Weekly Maker Spotlight #7 – Brad Felber

bradfelberHow did you first find Milwaukee Makerspace?

Doors Open Milwaukee

Why did you decide to join?

Get out of the house once a week and learn how to make things for my two young daughters.

What do you do at Milwaukee Makerspace?

Learn new skills.

What would you like to tell others about Milwaukee Makerspace?

It’s a great place to get ideas on making.

What do you plan to work on in the next few weeks?

An Aldo Leopold bench.

Weekly Maker Spotlight #6 – Emily M.

emily-mHow did you first find Milwaukee Makerspace?

I heard a lot about Milwaukee Makerspace while I was in undergrad at UW-Milwaukee. I had complete studio(s) to work in though, so never made it down to the space until after I had graduated. I finally got a membership through work so I could make things for my job.

Why did you decide to join?

I needed access to equipment and knowledgeable people that I was sorely lacking after exiting academia.

What do you do at Milwaukee Makerspace?

I make devices, prototypes, and templates for work. So far I’ve gotten to work with the laser cutter, 3D printers, powder coating equipment, metal shop and finishing areas.

What would you like to tell others about Milwaukee Makerspace?

There’s something for everyone at Makerspace, and there’s always people willing to lend a hand or a brain to get your project done.

What do you plan to work on in the next few weeks?

I’m currently working on a measuring device for work that will help us measure the length and girth of custom garments that are near impossible to accurately measure. I would also like to get back to the jeweler’s bench and get going on a couple of personal projects.

Weekly Maker Spotlight #5 – Lance Lamont

DSC_0012How did you first find Milwaukee Makerspace?

I saw a blog post on some “Pot ‘O Gold” parade buggies that some cool guys made. I watched the video a few times, then noticed that it was in Milwaukee – where I was! Too Cool. From there, I searched out the group and introduced myself.

Why did you decide to join?

I decided to join because I love the combination of meeting new people and learning new skills. I, like many other members, am a skill collector and really enjoy having a ton of experiences and skills.

What do you do at Milwaukee Makerspace?

I’ve used many of the tools in the space – anything ranging from the laser cutters and sewing machines all of the way to the wood shop, metal shop, forge and welding areas. Essentially anything and everything.

The most impressive thing that I’ve made at the space was a giant 30′ diameter UFO “crashed” in front of Maker Faire Milwaukee 2014. I’ve made cases for projects and modified a trailer to carry kayaks and bikes behind my Mazda Miata.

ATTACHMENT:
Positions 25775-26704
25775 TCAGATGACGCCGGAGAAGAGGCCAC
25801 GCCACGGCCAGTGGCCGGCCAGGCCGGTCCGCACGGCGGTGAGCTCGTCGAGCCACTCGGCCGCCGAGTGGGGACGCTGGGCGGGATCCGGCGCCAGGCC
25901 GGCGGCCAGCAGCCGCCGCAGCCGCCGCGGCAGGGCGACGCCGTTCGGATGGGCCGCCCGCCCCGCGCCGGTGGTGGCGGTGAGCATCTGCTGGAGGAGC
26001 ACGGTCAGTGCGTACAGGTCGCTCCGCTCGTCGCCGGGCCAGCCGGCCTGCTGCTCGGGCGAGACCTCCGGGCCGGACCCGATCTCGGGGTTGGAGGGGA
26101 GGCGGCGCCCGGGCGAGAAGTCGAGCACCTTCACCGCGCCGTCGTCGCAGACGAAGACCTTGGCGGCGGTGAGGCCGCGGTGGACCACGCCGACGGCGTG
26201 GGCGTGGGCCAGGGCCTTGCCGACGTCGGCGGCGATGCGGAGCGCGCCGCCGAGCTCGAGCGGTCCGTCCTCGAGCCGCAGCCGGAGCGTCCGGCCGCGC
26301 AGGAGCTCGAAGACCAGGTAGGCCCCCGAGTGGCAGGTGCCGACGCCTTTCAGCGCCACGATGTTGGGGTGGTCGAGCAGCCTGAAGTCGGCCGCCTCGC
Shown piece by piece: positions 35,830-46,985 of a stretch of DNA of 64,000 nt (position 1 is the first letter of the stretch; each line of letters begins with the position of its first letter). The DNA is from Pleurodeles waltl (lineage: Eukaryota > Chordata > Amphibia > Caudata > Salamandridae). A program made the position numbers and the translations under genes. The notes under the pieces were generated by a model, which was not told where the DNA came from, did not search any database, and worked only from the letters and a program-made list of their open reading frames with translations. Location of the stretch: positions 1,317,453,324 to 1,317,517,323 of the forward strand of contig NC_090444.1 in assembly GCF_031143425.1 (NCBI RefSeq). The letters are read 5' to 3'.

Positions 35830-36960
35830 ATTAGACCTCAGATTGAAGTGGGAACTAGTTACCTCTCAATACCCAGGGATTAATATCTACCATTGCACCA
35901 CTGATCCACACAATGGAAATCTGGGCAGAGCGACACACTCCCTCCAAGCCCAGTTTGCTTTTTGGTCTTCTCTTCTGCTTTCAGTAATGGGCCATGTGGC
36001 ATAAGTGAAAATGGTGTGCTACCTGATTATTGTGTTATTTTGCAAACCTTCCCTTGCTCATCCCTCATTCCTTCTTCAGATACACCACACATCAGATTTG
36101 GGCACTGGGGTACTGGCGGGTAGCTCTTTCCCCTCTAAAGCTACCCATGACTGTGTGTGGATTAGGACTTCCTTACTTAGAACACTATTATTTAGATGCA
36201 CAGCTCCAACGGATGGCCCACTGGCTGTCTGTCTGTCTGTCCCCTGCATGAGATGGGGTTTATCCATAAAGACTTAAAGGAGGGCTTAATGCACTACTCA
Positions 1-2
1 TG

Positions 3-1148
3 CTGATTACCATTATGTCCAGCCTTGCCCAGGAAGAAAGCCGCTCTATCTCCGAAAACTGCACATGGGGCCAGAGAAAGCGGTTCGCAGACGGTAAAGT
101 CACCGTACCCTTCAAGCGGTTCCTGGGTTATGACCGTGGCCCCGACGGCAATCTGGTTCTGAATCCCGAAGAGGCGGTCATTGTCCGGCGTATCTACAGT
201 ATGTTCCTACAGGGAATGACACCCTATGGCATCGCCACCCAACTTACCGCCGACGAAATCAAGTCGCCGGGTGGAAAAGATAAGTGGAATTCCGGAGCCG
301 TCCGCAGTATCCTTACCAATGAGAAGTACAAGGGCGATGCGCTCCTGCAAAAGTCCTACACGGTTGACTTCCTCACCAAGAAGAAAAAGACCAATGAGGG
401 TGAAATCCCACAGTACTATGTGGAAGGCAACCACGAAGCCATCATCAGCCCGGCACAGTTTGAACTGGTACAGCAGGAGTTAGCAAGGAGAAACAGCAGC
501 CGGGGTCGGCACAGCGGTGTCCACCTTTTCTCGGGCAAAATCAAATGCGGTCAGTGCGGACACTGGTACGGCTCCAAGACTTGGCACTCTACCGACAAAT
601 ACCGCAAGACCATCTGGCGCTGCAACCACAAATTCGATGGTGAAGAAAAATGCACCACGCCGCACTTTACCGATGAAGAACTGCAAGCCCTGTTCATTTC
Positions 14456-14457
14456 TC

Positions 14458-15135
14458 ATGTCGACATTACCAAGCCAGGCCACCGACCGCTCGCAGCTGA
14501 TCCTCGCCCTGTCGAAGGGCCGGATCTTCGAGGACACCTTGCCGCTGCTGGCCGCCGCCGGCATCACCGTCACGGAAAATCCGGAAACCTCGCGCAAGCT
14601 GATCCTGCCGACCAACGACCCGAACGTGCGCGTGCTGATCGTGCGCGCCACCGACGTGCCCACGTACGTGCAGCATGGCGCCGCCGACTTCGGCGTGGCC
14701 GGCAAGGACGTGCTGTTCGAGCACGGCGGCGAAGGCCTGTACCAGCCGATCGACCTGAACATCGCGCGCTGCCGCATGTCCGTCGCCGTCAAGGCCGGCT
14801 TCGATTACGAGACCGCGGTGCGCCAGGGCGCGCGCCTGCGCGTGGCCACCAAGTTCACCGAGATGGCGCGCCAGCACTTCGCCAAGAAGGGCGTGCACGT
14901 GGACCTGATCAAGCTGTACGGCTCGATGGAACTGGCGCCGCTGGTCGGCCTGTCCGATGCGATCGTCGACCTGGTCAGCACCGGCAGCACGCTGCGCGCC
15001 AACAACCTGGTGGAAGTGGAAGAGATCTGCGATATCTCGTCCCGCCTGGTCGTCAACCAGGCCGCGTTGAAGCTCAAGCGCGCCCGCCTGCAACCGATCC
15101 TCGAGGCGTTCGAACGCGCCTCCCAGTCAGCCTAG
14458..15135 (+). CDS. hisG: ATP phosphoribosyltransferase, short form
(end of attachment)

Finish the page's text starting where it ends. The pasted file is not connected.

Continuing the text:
What would you like to tell others about Milwaukee Makerspace?

The Makerspace is a great place to learn new skills and become a member of a vibrant and creative community. The people involved in the group are great, and the projects that are done at the building – be they solo or as groups – end up being amazing. It’s a great place to be a part of when you run into challenges on your project – TONS of creative individuals to help solve them.

What do you plan to work on in the next few weeks?

Through Maker Faire Milwaukee I have started a relationship with the Betty Brinn Children’s Museum. I am working with a couple of other members of the ‘space on two different projects – a large array of touch sensitive full RGB LED buttons, and a kinetic art sculpture using almost 500 stepper motors. I’ve been focused on the firmware development for both projects.

Weekly Maker Spotlight #4 – Jon Hughett

Jonhughett

How did you first find Milwaukee Makerspace?

I first heard about the Milwaukee Makerspace from a poster that was displayed at American Science and Surplus. I was a regular haunt at the store so I often saw the sign hanging there. At some point I found out about the first open house when the ‘Space was at Chase Avenue location. It was a great and interesting time. It was the first time I had seen a Power Wheels race. My interest was definitely piqued, but for some reason I didn’t pursue joining at the time. The next time I attended, was after the move to Logan avenue, unfortunately.  I didn’t read the webpage close enough and I tried to return to the Chase location only to find locked gates. Thank goodness for Smart Phones! I got to the meeting late but still in time to get a tour.

Why did you decide to join?

At my first visit to the Logan Avenue building, I decided that I couldn’t afford not to. I really wanted to join and started waffling about it. I thought I would go home tell the wife about it and then hem and haw and return an see about joining in the future, and that’s when I figured I should just join and quit agonizing over something I was going to do anyway.

What do you do at Milwaukee Makerspace?

I guess I should start off by saying I’m the area champion of the Jewelry Area. I’m working on getting a proper workspace for Jewelry construction going. Everything from simple processes to brazing, lost wax casting, hydraulic forming and more. Currently we are expanding the area to include Watchmaking. Aside from Jewelry, I use the Laser Cutter a lot for various projects, something I hadn’t foreseen as an interest in when I joined. I do a little Blacksmithing on the forge. I spend a bit of time on building tools to use to make jewelry.

What would you like to tell others about Milwaukee Makerspace?

Just come down to one of our Tuesday night meetings to check things out and Welcome to Wonderland!

What do you plan to work on in the next few weeks?

I am finishing work on a twenty ton hydraulic press for jewelry forming. I have an ongoing project to finish a magnetic finishing machine. I am working with a number of people at the ‘Space who are going to be building Daleks from the Doctor Who series.

Weekly Maker Spotlight #3 – Tami Weiss

IMAG3166

How did you first find Milwaukee Makerspace?

I don’t know. Which is a terrible answer, I know. But I had heard something about shared work spaces, and through some means or another had directly heard about Makerspace, because I know I eventually searched for the name Milwaukee Makerspace. It was like it was floating in the ether but I’m not exactly sure what source it came from.  I know I dallied about for a year before finally acting on it.

Why did you decide to join?

The tools! Yes, that sounds mercenary. It is. A frustration I often had is just that I can’t afford every tool I need to make the things I want to make. And Makerspace has all the tools I might want, and so many more! I never knew I wanted to use a laser cutter or 3D printer, but gosh darn it, that’s an option now.